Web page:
For a lot of people, there is a major draw to becoming a landlord and having someone else payoff your mortgage. However, perhaps the biggest fear that those same people have in becoming a landlord is that they will end up with a terrible tenant. Everyone has heard the horror stories of tenants that put their landlords through the ringer. However, much of that drama and unnecessary stress an be avoided by screening carefully and avoiding these red flags.
Your Potential Renter is Not Currently Employed
The truth is that everyone can go through a bad time or have some bad luck, but for you as a landlord this is a business and you have to protect it. A potential tenant with no job and no income is not a great candidate and is likely a headache waiting to happen. This is not meant to sound harsh, again everyone hits a bump sometime, but this is a business and a huge financial investment on your end. You need to make sure that the rent will be paid.
Your Potential Renter has a Low Income
Much like the first point, this one is pretty simple and straightforward. If your tenants do not make enough money to cover the rent there is going to be trouble. Now, there are always exceptions. Students for example might not make much money while in school, however, they can often get someone (like a parent) to co-sign the lease. Ideally you want your tenants to have an income that is anywhere from 2 to 3 times the cost of rent.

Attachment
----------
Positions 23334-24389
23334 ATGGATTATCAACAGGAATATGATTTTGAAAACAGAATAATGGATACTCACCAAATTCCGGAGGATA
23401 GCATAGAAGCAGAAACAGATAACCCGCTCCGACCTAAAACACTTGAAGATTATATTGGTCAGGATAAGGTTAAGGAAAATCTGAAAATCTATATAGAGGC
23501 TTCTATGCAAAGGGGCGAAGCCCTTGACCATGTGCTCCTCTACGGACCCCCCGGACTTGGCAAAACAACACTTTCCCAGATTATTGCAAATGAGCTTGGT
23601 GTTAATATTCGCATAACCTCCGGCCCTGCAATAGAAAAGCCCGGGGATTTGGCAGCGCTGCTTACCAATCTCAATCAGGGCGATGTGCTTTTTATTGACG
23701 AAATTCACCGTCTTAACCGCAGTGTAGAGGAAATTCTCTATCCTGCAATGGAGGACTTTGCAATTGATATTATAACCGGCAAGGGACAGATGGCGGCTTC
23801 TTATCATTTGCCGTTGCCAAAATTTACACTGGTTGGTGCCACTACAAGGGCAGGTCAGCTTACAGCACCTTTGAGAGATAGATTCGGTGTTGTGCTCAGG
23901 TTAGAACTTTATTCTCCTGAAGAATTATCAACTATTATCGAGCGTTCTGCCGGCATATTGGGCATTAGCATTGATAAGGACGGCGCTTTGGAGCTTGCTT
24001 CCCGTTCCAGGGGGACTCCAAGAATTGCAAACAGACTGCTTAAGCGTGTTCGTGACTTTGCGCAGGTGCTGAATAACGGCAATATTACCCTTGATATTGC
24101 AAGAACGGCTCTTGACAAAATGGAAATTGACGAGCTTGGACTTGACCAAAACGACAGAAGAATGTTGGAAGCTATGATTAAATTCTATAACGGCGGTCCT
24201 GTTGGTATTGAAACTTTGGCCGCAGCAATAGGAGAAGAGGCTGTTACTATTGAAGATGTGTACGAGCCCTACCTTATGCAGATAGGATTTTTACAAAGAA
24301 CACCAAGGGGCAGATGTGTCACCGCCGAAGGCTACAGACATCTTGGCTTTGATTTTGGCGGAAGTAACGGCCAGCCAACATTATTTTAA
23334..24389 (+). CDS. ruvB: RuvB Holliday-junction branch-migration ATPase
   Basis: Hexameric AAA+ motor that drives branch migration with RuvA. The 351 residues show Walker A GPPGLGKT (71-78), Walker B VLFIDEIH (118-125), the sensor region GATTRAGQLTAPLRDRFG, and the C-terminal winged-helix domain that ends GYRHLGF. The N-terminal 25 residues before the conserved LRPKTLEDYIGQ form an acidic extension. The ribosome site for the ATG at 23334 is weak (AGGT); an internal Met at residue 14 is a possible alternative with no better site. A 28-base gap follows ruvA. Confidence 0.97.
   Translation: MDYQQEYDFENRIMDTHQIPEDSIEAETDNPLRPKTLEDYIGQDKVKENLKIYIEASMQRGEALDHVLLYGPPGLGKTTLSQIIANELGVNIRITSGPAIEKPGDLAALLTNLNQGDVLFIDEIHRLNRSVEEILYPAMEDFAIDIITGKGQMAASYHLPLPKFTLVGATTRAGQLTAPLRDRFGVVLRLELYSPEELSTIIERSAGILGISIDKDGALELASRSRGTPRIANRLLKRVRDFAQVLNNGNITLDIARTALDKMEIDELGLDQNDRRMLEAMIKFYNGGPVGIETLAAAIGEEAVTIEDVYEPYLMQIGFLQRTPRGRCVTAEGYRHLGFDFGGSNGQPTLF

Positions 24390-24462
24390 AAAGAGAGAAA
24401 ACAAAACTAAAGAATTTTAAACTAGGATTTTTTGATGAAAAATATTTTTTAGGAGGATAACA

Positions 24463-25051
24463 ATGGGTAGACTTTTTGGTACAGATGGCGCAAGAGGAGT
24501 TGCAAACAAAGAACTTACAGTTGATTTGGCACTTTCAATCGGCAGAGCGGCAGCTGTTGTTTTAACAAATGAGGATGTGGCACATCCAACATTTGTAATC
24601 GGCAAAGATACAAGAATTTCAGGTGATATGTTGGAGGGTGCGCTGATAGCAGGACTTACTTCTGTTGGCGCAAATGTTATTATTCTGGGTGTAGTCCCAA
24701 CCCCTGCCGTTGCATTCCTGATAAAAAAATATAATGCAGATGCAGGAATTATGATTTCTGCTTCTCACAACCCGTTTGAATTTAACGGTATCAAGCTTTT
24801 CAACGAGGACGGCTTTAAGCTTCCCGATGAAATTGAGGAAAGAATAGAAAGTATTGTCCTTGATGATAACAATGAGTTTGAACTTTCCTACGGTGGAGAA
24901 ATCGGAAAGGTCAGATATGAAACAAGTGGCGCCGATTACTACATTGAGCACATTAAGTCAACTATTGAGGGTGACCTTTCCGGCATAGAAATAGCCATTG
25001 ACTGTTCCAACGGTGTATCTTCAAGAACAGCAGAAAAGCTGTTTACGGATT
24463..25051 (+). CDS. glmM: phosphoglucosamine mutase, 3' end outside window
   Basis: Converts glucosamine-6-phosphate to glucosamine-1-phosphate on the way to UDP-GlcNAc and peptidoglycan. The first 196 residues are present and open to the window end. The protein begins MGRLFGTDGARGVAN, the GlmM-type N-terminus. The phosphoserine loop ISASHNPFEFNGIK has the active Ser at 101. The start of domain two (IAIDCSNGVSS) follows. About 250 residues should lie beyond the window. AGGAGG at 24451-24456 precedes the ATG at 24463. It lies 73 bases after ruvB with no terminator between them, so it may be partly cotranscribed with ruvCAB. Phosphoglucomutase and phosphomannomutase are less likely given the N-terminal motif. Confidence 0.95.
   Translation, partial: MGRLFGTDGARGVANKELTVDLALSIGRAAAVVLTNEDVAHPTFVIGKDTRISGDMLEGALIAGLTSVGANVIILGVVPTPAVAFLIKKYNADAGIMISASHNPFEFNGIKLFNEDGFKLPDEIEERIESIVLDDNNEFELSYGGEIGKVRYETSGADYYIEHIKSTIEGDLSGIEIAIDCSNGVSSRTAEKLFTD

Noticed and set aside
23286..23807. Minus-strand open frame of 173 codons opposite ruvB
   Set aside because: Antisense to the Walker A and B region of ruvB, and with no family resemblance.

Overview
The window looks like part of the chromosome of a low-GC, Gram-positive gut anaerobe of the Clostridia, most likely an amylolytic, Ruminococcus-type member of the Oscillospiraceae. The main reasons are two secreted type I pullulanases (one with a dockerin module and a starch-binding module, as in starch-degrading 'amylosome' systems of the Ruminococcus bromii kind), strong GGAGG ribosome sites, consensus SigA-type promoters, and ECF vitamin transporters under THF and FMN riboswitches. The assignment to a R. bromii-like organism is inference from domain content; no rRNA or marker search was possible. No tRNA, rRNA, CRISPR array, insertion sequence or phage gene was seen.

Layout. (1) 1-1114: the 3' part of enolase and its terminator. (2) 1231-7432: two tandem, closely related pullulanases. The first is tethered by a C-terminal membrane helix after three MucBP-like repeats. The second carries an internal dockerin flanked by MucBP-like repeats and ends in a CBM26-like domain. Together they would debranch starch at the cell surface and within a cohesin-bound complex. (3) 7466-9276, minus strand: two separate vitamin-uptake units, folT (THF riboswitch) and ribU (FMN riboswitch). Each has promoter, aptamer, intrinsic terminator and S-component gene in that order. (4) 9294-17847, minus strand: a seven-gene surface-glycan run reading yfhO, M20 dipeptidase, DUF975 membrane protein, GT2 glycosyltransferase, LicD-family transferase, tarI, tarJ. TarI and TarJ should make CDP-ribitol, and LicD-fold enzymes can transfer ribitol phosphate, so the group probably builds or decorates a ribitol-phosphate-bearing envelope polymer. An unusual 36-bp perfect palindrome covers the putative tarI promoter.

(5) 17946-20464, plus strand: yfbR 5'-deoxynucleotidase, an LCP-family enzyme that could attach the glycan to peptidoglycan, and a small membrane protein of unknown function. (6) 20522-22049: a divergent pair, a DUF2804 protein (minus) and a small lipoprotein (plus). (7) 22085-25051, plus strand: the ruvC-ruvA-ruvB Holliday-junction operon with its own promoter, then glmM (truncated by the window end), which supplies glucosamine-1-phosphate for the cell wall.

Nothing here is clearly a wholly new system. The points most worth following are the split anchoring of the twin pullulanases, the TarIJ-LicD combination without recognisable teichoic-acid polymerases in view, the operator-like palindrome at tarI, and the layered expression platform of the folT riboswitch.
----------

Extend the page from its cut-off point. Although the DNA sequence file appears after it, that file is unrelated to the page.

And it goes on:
The Rental Application is Incomplete
If a potential tenant cannot be bothered, or is uncomfortable filling out the entire rental application, there is a problem. As a business owner you need to protect your investment. If someone is not willing to answer reasonable application questions, they are basically waving a big red flag in front of your face.
Another Note: Once someone has filled out an application it’s up to you to check his or her references and confirm all the information. If you find any inconsistencies you should be worried. After all, someone with nothing to hide has no reason to lie.
Your Potential Maintenance has Exceptionally High Expectations
Never underestimate the importance of your gut instinct. If someone is particularly rude or demanding right from the get go it generally does not bode well for future interactions. Remember that once you have let someone in it can be awfully tough to get rid of them, so if they give you a reason to think they won’t be good tenants, don’t do it.
The Potential Tenant has been Evicted in the Past
Hands down this is the biggest red flag there is. Getting evicted is a BIG deal. As a landlord it is an absolute last resort. Therefore, if someone else felt the need to evict this tenant you know that there must have been a darn good reason for it. This is not a red flag that you will want to ignore. When you see that they have been evicted, call the old landlord and find out what exactly happened.